This question is complicated by the other question that has been raging for the last month or so -- has our country shifted leftward? My answer to that is that, after decades of inattention to health care, income equity, and other concens associated with the left, most Americans acknowledge that these issues need attention. So the center has shifted leftward, and moderates like Geithner and Summers, like moderates in the electorate, are focused on making changes in these areas. That makes them ideally equipped to lead mainstream America in efforts to address our festering problems.

Posted by: REClayton | December 11, 2008 4:03 PM | Report abuse

Obama campaigned as something of a blank slate. He carefully framed his message, avoiding specifics so that voters could hear what they most wanted to hear. That's a smart way to campaign.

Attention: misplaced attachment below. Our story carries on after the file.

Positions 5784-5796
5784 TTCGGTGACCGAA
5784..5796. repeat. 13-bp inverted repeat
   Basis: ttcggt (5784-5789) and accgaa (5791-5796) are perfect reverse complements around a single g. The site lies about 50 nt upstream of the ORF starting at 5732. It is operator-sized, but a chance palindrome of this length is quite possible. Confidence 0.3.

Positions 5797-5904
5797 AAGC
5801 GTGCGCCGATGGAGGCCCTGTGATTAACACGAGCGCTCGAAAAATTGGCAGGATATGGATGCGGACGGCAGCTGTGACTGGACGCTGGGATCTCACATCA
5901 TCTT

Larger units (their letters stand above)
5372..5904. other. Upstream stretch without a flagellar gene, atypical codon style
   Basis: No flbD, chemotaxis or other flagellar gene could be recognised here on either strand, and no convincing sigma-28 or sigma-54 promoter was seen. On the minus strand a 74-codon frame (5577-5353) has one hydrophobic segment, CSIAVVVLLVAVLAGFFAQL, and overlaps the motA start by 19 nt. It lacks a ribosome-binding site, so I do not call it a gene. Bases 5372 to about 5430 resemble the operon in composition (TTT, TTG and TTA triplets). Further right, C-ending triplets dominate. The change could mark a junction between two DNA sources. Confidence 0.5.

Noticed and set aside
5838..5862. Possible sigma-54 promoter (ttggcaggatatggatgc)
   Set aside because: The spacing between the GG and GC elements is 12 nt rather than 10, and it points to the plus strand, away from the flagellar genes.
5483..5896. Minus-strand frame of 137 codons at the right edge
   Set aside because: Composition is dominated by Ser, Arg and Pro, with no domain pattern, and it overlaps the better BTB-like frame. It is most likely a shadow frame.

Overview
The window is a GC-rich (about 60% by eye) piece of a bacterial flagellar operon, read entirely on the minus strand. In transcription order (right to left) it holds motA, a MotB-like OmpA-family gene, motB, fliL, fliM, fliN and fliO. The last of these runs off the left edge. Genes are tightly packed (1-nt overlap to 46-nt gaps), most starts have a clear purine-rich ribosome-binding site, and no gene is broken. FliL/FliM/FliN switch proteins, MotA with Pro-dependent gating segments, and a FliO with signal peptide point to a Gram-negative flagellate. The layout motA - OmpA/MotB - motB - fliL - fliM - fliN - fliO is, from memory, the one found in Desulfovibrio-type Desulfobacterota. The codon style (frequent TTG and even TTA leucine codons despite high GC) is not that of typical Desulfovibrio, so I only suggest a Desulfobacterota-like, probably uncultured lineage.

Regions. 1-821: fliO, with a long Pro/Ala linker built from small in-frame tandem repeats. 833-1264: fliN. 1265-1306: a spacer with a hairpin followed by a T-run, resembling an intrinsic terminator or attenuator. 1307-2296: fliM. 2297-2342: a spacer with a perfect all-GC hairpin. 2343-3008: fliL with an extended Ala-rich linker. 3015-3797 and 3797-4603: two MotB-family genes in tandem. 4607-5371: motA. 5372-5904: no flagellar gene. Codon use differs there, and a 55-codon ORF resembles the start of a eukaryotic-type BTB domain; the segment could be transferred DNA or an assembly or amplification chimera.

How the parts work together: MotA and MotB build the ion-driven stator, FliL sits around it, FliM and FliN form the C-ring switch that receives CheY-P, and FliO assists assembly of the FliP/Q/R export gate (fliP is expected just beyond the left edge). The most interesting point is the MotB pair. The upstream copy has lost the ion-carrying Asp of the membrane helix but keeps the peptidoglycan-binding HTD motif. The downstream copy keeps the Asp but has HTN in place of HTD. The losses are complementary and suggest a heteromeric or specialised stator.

The smart way to govern is from the center. Democracy is all about compromise -- you can't govern from the left or the right for long if you want to stay effective. A real leader like Obama can push the country in the direction he wants, but he still has to govern from where the center is today.

Both parties have ideological fringes that hate compromise, and are prone to noisy complaining. Hildebrand's message is the classically wrong way to deal with them. You have to give them real victories, important things that are meaningful to them, if you want to keep them on your side. Simply patting them on the head, telling them to wait and see, telling them they've got nowhere else to go -- these are big mistakes. Karl Rove certainly understood this. Presumably Obama does also. The key question will be which issues Obama will cede to the left, and where he will ask them to compromise. Without doubt, there will be a lot more compromising than they really want.